So technically, it wasn't a clipboard.
Lane Kiffin really wants you to know it wasn't actually a clipboard that he launched into orbit on Saturday, prematurely (but correctly) celebrating a long touchdown pass to Elijah Moore.
That toss went off. Quite literally, Kiffin was able to throw his *not clipboard* what appeared to be 50 feet in the air (we'll get to that later) and it landed far enough into the stands of Vaught-Heminway that the staff had to send a grad assistant into the stands to receive the coach's *not clipboard.*
"Everyone keeps saying clipboard. That's kinda like really old. You don't have clipboards, well I guess Gus (Malzahn) does. Most of us don't have clipboards... They're call sheets," Kiffin said. "Usually you can't throw them that far, but that thing really travelled. It was a little like harder than normal. I've probably done that, but it's never gone into the stands, that's for sure.
I just get excited, like I said after the game, when plays work, and there are schematic plays, especially if you're audibling at the time, and you get them in a matchup that your audibling for a reason. And then, the players make the plays. I was nervous in that game. A lot of that's relief energy coming out. "
But there are more important things here than whether or not it was actually a clipboard tossed. How high did the play sheet go? What was the play sheet made of? How fast did Lane Kiffin run down that sideline? These questions need to be answered.
1. How high up did the play sheet go?
We're going to have to do a little math here – maybe some predicted physics. It won't be perfectly accurate but we're going to do our best.
On the SEC Network broadcast, the announcers predicted the play sheet landed 30 rows into the stands at Vaught-Heminway. Based on the video, and predicting a height of 6-feet for the graduate assistant, it's safe to assume row one of the Vaught is about 7-feet above the playing surface.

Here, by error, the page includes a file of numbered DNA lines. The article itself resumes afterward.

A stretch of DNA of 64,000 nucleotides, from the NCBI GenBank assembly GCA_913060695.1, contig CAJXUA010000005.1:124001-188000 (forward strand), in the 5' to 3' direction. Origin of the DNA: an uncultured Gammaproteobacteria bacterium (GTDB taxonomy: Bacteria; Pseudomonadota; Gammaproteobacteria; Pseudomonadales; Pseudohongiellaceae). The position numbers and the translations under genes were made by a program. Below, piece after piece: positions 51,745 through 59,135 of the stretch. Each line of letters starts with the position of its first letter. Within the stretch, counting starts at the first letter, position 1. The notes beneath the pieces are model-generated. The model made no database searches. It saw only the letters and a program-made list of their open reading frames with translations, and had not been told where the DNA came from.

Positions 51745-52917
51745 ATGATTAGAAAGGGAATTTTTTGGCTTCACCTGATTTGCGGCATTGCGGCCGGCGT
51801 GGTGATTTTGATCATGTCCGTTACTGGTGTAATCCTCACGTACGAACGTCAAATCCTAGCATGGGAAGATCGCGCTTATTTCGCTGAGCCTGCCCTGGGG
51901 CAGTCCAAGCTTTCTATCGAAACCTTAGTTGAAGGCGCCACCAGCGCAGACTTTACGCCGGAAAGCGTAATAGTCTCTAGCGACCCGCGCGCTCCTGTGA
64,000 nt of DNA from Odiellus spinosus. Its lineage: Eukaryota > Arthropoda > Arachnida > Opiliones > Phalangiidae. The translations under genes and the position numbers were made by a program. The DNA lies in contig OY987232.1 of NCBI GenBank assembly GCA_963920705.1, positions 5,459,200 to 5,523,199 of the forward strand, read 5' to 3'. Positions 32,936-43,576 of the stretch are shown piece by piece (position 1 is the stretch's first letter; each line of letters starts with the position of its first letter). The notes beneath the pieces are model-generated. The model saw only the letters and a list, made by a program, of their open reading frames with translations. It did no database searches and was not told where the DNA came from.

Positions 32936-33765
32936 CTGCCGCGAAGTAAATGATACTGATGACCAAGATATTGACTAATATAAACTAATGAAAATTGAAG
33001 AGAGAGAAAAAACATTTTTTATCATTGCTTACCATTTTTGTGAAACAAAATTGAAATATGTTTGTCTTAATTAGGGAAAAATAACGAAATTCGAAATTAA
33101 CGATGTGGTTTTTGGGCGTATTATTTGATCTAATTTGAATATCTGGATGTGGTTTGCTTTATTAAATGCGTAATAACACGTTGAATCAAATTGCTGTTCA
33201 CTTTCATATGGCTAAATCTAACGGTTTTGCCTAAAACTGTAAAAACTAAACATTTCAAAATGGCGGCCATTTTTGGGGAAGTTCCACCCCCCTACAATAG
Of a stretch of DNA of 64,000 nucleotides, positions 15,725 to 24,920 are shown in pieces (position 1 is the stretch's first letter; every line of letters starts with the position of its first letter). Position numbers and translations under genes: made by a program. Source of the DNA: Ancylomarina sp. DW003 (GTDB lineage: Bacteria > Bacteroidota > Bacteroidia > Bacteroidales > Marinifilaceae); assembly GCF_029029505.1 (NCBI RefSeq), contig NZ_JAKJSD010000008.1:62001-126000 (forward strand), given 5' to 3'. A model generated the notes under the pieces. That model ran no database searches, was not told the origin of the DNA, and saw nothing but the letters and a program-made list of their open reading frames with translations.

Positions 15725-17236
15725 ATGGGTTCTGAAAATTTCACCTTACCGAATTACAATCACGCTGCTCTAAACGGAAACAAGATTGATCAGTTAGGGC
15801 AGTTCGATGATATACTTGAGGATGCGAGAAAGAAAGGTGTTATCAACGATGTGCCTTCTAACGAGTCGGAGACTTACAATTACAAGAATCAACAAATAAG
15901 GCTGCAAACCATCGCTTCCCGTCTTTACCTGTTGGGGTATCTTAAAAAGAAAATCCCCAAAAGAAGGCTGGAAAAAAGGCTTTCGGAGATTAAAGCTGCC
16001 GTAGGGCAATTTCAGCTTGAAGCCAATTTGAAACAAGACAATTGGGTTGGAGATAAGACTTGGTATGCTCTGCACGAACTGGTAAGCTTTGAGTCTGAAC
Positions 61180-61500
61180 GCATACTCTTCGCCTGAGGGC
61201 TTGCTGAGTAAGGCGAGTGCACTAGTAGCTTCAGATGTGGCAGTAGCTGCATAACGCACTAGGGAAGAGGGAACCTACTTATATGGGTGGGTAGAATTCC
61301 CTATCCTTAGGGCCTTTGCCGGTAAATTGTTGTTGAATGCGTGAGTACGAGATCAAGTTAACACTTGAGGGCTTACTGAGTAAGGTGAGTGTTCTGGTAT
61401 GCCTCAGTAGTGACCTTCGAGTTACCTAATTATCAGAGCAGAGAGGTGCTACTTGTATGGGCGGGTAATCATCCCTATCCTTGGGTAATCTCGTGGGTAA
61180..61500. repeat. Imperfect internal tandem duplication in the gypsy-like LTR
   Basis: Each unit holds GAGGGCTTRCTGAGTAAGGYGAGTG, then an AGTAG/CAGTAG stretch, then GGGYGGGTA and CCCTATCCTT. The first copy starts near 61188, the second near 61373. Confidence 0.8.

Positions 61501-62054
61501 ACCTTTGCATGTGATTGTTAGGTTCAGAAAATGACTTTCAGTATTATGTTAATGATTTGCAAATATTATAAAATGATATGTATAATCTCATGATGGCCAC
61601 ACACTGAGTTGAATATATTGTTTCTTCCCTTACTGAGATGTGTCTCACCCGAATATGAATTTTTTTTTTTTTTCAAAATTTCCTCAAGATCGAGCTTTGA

Now, Vaught-Heminway Stadium has two steps between each row of seating. Based on a standard Google search, the average step is 7.5-inches. This means, the play sheet landed 44.5-feet (over four stories) above the playing surface. (Math check: [30 rows x (7.5-inches x 2 steps per row)/12 inches per foot] + 7 feet to first row = 44.5 feet)
But, this is assuming the play sheet never went higher than row 30. For Kiffin to throw the sheet straight up from the sideline and land 30 rows deep, this is impossible by physics. We can assume wind played a decent factor in it getting 30 rows deep, which for this calculation we're just going to assume there's as much X distance as Y height between rows (15 inches). There's also somewhere around 10 yards (30 feet) from the sideline to the stands. So the clipboard had to travel roughly 67.5 feet away from the sideline to reach row 30.
It's trajectory would have had to look something like this.
Prediction: The play sheet hit at least 50 feet (five stories) off the ground, likely closer to 60 feet.
** Side note, for the sheet to hit 50 feet, Kiffin would have had to launch the sheet with an initial velocity of at least 40 mph. (This doesn't factor in wind or resistance and assumes a launch angle of 80-degrees, so it's mostly conjecture but it's fun to pontificate)**
2. What on earth was that play sheet made of, if it wasn't a clipboard?
Ok so this question Lane Kiffin actually answered.
It's not a clipboard, but Kiffin's play sheets are made from cardstock, and clearly a particularly dense brand of such. Player personnel analyst Michael Nysewander is actually the person who physically puts these together for gameday, and Kiffin admitted this one seemed a little thinker and heavier than usual.
3. How fast did Lane Kiffin run down the sidelines to greet his player and celebrate?
Not only did Kiffin launch his call sheet into orbit, he took off running down the sidelines. Starting at the Ole Miss 37 yard line, he's jogging until about the 50, when he tosses the play sheet. From the 50 until about the South Carolina 35, he's moving at what appears to be a pretty substantial clip for the 45-year-old head coach. So how fast was he going for that 15-yard stretch.
Hand timing the video three times using my iPhone stopwatch, I clocked 3.32s, 3.23s and 3.26s, for an average time of 3.27 seconds. So what is 3.27-seconds over 15-yards in football terms? It's a a 8.27-second 40-yard-dash...
I'd like to believe that isn't Kiffin's top speed, but it appears that he's putting in some real effort doing that 15-yard segment.
Prediction: Kiffin ran at a speed equivalent to a 8.27-second 40-yard-dash.
So what did we learn? Kiffin's arm is better than his cardio, but damn it's fun to watch this dude coach football.
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